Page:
Here is the proof of how far we have come in science. Scientists from the United States for the first time were able to visually observe the process of doubling DNA of Escherichia coli, which turned out to be much more random than previously thought by biologists. Also, the researchers were able to record the process on video.
The DNA double helix consists of two intertwined strands of genetic material, which consists of nucleotides, the structural units of the DNA molecule. Each nucleotide in turn consists of phosphoric acid, five-membered sugar ribose and one of the nitrogenous bases: guanine, thymine, cytosine and adenine. It looks pretty simple, but this molecule is the basis of the transmission of hereditary material to the descendants of any living organism. However, transmission of DNA molecules descendants need to collect them. This process is called replication — doubling of the genetic material (DNA) for subsequent cell division.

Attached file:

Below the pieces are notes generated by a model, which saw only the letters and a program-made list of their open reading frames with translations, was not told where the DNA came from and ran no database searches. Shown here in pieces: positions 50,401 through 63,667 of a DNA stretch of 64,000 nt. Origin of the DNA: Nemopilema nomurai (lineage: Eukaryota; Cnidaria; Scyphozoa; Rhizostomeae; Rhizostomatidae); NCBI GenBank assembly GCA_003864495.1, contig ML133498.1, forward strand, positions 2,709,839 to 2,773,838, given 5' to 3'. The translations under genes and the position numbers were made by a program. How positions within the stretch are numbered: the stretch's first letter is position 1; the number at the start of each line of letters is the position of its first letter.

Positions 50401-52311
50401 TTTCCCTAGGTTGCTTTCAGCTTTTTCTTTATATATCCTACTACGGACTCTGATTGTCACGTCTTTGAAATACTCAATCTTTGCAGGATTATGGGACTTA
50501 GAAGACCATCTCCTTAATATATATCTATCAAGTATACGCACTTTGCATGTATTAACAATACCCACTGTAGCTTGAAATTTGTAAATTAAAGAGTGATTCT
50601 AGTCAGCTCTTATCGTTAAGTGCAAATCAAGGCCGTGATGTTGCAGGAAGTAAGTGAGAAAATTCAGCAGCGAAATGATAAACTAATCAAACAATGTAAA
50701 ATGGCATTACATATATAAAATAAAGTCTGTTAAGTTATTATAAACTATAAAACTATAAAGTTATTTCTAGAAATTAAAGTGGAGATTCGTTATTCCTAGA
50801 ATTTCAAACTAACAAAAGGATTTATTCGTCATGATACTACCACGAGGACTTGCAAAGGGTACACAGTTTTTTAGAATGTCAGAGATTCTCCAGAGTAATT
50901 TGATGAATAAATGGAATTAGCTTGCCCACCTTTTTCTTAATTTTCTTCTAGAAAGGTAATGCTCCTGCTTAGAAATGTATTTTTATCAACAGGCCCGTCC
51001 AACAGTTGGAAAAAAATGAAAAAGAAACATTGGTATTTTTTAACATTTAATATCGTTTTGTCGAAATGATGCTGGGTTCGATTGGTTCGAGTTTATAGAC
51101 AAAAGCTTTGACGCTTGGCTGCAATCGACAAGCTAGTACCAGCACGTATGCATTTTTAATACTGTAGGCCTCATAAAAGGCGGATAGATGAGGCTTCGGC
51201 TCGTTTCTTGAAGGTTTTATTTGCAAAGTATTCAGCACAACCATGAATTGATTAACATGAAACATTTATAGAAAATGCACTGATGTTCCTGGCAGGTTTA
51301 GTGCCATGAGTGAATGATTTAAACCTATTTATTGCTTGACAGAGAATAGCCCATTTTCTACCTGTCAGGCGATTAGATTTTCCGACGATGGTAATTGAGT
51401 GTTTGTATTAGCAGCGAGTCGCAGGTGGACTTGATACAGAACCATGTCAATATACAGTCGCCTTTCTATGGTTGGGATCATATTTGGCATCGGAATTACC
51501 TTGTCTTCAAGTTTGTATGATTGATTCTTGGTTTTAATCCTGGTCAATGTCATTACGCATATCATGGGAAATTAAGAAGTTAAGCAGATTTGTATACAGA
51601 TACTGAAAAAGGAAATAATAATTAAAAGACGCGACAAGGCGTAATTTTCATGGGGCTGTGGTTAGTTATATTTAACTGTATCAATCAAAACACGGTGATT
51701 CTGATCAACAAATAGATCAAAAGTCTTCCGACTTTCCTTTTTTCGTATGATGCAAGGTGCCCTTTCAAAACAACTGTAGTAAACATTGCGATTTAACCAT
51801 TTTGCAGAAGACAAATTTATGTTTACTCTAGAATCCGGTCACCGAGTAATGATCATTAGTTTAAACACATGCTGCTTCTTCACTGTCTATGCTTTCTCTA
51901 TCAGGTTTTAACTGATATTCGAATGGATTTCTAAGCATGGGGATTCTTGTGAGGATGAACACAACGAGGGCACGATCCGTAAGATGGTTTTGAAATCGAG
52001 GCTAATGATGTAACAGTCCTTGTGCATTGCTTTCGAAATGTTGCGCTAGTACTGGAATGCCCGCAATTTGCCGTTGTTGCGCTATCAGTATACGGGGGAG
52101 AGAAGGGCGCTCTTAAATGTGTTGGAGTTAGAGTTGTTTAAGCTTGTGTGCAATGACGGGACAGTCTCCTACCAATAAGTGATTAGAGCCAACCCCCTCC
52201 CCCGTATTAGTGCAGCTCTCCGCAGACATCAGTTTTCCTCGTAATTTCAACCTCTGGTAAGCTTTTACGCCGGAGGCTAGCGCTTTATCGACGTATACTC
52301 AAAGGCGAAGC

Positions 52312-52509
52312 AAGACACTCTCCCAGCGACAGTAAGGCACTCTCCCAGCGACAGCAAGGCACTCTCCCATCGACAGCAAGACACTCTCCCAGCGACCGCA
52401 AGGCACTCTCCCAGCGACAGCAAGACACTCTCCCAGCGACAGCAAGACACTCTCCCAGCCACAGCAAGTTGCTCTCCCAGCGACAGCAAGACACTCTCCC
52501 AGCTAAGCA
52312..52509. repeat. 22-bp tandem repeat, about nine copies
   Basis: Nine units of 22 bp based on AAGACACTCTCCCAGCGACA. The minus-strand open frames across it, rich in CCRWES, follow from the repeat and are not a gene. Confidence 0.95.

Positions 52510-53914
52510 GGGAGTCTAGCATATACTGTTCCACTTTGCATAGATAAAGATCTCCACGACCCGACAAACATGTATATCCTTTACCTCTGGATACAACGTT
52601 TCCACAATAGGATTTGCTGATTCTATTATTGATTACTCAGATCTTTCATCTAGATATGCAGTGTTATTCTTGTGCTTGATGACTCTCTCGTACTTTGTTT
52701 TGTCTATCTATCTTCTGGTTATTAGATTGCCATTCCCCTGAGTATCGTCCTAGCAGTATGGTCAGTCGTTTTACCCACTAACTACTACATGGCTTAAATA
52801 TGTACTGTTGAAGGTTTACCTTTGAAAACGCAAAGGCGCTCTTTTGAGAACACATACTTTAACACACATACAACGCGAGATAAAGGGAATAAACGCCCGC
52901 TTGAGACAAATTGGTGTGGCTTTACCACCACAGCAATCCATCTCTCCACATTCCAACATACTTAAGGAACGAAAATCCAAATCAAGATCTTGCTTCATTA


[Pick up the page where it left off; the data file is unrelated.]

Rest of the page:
This process begins with the joining of DNA specific enzyme — helicase, which unwinds and unzips the double helix into two single strands. Then in the case enters a DNA polymerase, which attaches to the specific DNA region of the primer and adds additional nucleotides for the formation of a new double helix.
Previously, scientists assumed that the DNA polymerase on the parallel DNA strands somehow coordinate with each other throughout the replication process. But in the video you can see that that each of the strands is replicated independently from each other.